Newspapers at the Crossroads
Journalism From Milwaukee to Minneapolis

CJ 429: Print Journalism Senior Capstone | University of Wisconsin-Eau Claire | May 17, 2002 | Vol. 1, No. 1

Family-owned paper fends off buyout
The Leader-Telegram maintains its sovereignty through a commitment to the community it serves.  But for independent newspapers, surviving in an industry that is more corporate and profit oriented hasn't been easy.
Weekly paper illustrates independents' strife

Chains worry about profits and quality
A UWEC class survey found that papers that increasingly chase profits have more unhappy journalists.  But Central Wisconsin Newspapers is still focusing on local news quality, according to one editor.

Projects aim to get public involved
Civic journalism is a relatively recent approach to reporting that goes beyond traditional methods used in the past. Efforts in this area have garnered praise and drawn criticism, but one expert says the movement is growing.

Photographers seek more interaction
Dan Powers

As the change from film to digital allows photographers to stay at a scene longer and spend more time in the newsroom, newspapers have been seeking or trying ways to improve communication between reporters and photographers.
Photo departments lacking diversity

High profits attract buyers of weeklies
Corporations are accumulating profitable weeklies and attracting readers with community news. But one chain that bought a weekly lost circulation. The previous family owners regained it and doubled circulation in two months.
Former publisher finds reasons to sell weekly
Sarcastic ad gets sources to talk on the record

2-1 = improved paper, journalists say
Employees of major metros in the Twin Cities and Milwaukee say their newspapers became stronger after merging due to their combined resources. But the mergers resulted in layoffs, fewer viewpoints and lost competition.

More competition means higher quality
Most journalists at large daily metro papers in the Upper Midwest see competition between newspaper conglomerates as pushing each paper to higher quality -- as long as reporters donít rush headlong into mistakes.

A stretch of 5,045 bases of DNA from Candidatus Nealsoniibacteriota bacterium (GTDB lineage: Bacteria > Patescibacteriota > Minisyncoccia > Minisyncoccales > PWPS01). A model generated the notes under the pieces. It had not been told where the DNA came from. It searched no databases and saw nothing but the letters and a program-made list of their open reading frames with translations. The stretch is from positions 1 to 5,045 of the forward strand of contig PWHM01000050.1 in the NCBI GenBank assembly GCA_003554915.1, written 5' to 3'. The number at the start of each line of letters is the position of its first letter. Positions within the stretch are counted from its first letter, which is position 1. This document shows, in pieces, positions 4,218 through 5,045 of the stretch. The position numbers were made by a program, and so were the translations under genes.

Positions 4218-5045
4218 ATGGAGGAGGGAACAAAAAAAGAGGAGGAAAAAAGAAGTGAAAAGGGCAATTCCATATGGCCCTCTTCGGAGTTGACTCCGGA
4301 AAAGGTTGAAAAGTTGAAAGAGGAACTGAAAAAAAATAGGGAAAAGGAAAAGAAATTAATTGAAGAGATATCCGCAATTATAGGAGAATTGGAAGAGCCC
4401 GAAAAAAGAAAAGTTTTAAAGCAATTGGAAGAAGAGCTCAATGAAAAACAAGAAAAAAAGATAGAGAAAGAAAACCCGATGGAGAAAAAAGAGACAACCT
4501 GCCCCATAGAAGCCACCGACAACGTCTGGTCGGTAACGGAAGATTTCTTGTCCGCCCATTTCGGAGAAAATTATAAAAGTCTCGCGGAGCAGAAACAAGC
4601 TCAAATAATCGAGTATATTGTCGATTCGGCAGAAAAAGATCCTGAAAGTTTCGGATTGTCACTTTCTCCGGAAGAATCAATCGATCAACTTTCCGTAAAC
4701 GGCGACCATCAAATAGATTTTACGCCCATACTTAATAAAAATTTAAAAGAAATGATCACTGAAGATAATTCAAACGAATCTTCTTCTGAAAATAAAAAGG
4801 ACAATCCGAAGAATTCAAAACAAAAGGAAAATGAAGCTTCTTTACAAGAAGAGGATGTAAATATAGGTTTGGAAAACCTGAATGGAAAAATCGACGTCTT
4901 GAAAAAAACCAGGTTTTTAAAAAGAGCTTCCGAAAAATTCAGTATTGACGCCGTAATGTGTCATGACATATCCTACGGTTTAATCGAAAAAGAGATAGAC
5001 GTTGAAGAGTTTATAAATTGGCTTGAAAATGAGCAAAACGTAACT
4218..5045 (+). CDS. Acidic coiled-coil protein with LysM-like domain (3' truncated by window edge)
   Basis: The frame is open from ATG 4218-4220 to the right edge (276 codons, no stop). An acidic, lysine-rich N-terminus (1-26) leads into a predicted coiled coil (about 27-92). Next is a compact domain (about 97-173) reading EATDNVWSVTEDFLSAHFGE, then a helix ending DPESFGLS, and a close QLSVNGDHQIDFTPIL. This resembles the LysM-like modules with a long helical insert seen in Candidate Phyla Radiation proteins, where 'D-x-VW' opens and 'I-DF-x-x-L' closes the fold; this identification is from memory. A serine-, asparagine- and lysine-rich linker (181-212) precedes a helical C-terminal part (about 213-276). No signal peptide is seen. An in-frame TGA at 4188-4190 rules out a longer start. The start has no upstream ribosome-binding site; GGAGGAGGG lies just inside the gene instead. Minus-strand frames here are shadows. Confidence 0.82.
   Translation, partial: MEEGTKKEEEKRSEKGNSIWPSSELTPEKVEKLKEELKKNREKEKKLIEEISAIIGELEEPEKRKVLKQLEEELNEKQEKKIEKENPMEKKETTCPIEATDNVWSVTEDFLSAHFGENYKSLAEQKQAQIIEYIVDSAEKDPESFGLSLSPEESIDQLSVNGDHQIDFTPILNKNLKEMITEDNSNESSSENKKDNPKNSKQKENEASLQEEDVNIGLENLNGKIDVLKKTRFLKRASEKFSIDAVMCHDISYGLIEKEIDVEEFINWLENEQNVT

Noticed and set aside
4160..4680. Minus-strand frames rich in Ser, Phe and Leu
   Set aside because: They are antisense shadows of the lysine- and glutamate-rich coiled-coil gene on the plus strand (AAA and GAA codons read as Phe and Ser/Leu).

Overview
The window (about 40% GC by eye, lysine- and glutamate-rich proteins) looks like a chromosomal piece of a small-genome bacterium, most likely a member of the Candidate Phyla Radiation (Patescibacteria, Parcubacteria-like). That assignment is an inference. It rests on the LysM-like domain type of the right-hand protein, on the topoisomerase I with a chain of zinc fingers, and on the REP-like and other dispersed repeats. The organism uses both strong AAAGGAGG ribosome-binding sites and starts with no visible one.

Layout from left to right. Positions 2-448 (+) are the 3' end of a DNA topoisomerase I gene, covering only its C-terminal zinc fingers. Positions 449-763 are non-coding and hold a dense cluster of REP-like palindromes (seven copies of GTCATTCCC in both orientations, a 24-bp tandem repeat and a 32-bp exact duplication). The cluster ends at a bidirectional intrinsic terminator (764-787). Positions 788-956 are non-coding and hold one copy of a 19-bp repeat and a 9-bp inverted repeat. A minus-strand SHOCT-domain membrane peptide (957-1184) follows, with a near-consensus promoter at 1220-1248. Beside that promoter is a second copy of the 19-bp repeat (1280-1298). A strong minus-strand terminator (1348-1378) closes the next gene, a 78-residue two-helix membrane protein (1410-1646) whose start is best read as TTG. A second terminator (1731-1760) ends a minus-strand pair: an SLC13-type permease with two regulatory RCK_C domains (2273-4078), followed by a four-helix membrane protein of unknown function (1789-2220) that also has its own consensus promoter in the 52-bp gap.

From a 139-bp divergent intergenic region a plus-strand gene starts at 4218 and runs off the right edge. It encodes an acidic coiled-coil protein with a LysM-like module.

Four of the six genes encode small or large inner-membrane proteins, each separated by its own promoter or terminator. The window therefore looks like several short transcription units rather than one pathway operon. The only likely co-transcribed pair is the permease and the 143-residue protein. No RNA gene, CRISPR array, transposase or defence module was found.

vertical rule
quality rising

Most of the 585 journalists from Wisconsin, the Twin Cities and Duluth who responded to a UWEC class survey say their newspaper has improved since they started there.

Percentage results for all 40 survey questions

Union employees see benefits fall
Employees of union newspapers are losing benefits, women are still making less money than men and circulation is falling despite increases in quality, the journalists say.
Circulation falls despite increase in quality
Men, women, minorities see diversity differently

The 'burbs: going beyond the beat
Reporters are working harder than ever to bring readers the human interest stories they say are wanted, especially in the wake of Journal Communications purchase of several metro-Milwaukee papers.

Dishing more local news, less state
Area newspapers are emphasizing local news more than ever before and also increasing business, sports and arts and entertainment coverage. By contrast, journalists are devoting less time and energy to state news.

Gaining news diversity: What it means
Although hiring diverse employees -- from minorities to women -- is important to many professionals in the news industry, some of the most affected people say there has been a lack of serious effort to do so in the past five years.

Newspapers successful within cluster
Many journalists on chain papers prefer to work for an independent paper, according to a UW-Eau Claire class survey. But some journalists within Gannett's Winnebago cluster say their papers are better since the merger.

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